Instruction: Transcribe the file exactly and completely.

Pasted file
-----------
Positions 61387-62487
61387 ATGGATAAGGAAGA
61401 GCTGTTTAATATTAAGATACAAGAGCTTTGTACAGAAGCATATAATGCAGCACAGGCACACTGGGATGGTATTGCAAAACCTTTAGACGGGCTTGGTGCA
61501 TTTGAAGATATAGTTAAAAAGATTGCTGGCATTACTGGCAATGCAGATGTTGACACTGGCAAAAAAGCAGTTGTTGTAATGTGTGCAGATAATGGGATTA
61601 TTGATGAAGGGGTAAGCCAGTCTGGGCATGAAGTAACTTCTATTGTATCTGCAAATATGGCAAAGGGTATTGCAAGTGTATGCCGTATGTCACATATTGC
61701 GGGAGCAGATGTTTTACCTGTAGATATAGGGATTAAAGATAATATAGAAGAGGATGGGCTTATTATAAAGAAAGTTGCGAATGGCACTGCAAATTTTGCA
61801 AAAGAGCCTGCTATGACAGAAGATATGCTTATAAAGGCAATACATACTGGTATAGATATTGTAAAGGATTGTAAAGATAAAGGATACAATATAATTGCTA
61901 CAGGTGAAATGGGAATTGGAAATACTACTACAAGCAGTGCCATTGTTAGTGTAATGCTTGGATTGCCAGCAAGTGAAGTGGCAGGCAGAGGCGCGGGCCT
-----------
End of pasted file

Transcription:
Positions 61387-62487
61387 ATGGATAAGGAAGA
61401 GCTGTTTAATATTAAGATACAAGAGCTTTGTACAGAAGCATATAATGCAGCACAGGCACACTGGGATGGTATTGCAAAACCTTTAGACGGGCTTGGTGCA
61501 TTTGAAGATATAGTTAAAAAGATTGCTGGCATTACTGGCAATGCAGATGTTGACACTGGCAAAAAAGCAGTTGTTGTAATGTGTGCAGATAATGGGATTA
61601 TTGATGAAGGGGTAAGCCAGTCTGGGCATGAAGTAACTTCTATTGTATCTGCAAATATGGCAAAGGGTATTGCAAGTGTATGCCGTATGTCACATATTGC
61701 GGGAGCAGATGTTTTACCTGTAGATATAGGGATTAAAGATAATATAGAAGAGGATGGGCTTATTATAAAGAAAGTTGCGAATGGCACTGCAAATTTTGCA
61801 AAAGAGCCTGCTATGACAGAAGATATGCTTATAAAGGCAATACATACTGGTATAGATATTGTAAAGGATTGTAAAGATAAAGGATACAATATAATTGCTA
61901 CAGGTGAAATGGGAATTGGAAATACTACTACAAGCAGTGCCATTGTTAGTGTAATGCTTGGATTGCCAGCAAGTGAAGTGGCAGGCAGAGGCGCGGGCCT